The power of persuading: Can and should we regulate AI algorithms?
My new post on the OECD AI Wonk blog is about FRAMING A PUBLIC AUTHORITY IN CHARGE OF ALGORITHM SECURITY POLICY
Photo by Micheile Henderson on Unsplash
Adding to the General Data Protection Regulation (GDPR), the European Commission has now proposed two legislative initiatives: the Digital Services Act (DSA) and the Digital Markets Act (DMA). Together, they aim to ensure safety and transparency while promoting fair competition and fostering innovation. As with the GDPR, a stated objective is to regulate not only the European Single Market but also to have a global impact.
A key principle of the DSA and DMA is to reinforce the oversight of the “gatekeepers”, i.e., the very large online platforms that play an entrenched systemic role in that have durably been linking many individual users and businesses. For years now, the Vice President of the European Commission in charge of Competition and the program Europe Fit for the Digital Age, Margrethe Vestager, has expressed herself in favor of policies that combine the promotion of competition with regulatory constraints rather than pursuing an approach consisting in breaking down these systemic players.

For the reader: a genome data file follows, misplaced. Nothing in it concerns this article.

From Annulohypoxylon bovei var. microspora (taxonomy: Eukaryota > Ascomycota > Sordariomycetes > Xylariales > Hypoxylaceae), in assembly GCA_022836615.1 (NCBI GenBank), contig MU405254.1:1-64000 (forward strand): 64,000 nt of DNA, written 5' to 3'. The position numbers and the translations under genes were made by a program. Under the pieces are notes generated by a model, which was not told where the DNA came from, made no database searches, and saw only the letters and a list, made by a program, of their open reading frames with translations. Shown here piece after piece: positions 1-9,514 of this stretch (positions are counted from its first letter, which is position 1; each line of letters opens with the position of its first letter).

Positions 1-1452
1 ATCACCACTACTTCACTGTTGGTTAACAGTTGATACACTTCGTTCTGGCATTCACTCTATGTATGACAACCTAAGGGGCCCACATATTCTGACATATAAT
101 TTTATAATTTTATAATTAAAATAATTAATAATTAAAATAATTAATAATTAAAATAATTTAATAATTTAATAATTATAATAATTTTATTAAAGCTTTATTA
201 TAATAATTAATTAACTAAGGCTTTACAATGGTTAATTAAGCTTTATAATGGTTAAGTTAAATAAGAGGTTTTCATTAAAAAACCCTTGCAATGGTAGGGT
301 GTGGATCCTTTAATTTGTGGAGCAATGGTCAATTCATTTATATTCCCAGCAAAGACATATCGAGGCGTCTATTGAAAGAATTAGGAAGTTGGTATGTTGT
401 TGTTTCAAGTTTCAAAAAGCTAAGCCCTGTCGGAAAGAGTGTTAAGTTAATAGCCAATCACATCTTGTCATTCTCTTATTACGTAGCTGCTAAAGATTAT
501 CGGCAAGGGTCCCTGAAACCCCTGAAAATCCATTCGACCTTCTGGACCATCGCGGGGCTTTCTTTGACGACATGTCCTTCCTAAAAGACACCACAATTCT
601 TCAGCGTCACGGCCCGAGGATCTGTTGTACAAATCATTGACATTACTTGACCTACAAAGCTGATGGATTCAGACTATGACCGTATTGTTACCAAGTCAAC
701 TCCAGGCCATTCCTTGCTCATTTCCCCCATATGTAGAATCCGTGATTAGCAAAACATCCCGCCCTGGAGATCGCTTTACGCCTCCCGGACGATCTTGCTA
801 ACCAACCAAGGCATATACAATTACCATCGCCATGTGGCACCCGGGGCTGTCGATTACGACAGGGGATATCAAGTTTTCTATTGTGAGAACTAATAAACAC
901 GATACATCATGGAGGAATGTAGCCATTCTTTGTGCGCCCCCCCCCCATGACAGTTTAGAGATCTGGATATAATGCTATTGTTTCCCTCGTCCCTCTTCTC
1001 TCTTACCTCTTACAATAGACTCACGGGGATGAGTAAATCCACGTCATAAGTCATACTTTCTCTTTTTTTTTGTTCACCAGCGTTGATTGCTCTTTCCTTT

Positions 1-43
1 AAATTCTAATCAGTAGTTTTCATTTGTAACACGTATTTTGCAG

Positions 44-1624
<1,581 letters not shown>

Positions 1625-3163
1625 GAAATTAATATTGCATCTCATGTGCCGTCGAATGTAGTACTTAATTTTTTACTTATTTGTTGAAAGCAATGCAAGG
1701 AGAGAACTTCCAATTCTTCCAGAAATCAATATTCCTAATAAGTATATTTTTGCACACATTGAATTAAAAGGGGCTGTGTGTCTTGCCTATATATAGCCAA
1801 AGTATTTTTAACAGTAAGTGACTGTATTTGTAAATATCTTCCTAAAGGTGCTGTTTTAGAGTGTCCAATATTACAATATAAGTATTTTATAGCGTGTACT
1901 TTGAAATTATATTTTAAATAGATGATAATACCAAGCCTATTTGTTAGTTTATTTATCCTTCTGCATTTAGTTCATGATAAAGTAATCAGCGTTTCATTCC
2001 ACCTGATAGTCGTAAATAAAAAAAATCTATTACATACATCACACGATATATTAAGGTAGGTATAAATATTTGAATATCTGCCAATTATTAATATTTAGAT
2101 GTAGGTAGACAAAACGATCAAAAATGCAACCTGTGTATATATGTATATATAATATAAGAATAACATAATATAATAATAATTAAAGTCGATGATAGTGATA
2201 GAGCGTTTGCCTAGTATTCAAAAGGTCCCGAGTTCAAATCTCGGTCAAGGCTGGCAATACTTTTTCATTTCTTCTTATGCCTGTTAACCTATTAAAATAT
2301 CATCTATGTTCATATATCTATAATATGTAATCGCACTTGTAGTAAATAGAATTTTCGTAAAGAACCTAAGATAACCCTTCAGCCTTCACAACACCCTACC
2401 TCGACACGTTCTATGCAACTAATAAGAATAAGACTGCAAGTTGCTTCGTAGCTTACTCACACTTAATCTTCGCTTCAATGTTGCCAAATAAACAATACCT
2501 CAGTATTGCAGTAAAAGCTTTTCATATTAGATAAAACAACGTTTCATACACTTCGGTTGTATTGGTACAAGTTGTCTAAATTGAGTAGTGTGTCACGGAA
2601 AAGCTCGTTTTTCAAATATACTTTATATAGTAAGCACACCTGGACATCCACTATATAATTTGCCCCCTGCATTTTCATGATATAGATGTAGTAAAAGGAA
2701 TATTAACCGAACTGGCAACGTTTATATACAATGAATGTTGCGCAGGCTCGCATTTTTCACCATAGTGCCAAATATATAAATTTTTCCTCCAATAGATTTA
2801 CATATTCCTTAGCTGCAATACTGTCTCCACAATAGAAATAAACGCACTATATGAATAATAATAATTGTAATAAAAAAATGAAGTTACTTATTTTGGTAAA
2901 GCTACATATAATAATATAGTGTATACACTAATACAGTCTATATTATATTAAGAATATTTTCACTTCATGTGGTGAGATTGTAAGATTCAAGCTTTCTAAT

With these new legislative tools, the next question is how national regulatory authorities should be framed to achieve their policies. Several issues are at stake:
To assess the impact of an algorithm, we need a measure of the quality of its recommendations. Such a measure cannot be based on the immediate individual response but must be understood at the population level over a longer term.
When it comes to influencing a person, the difficulty lies in that the latter’s behavior evolves in response to the influences he or she receives. We, humans, are like machines that change function, shape or mode of operation, as soon as something tries to nudge us on. The response to algorithmic recommendations therefore evolves over time.
In turn, policies cannot ex ante control people’s beliefs and reactions, so social algorithms need continuous oversight rather than a priori assessment;
In a decentralized economy where individuals make their own decisions, the purposes of the Agency in charge of the required oversight must be clearly stated and understood. The key is to generate the trust and coordination that enables it to monitor the impact of algorithms, thus fulfilling its mission.
Here is a short video introduction of my article.
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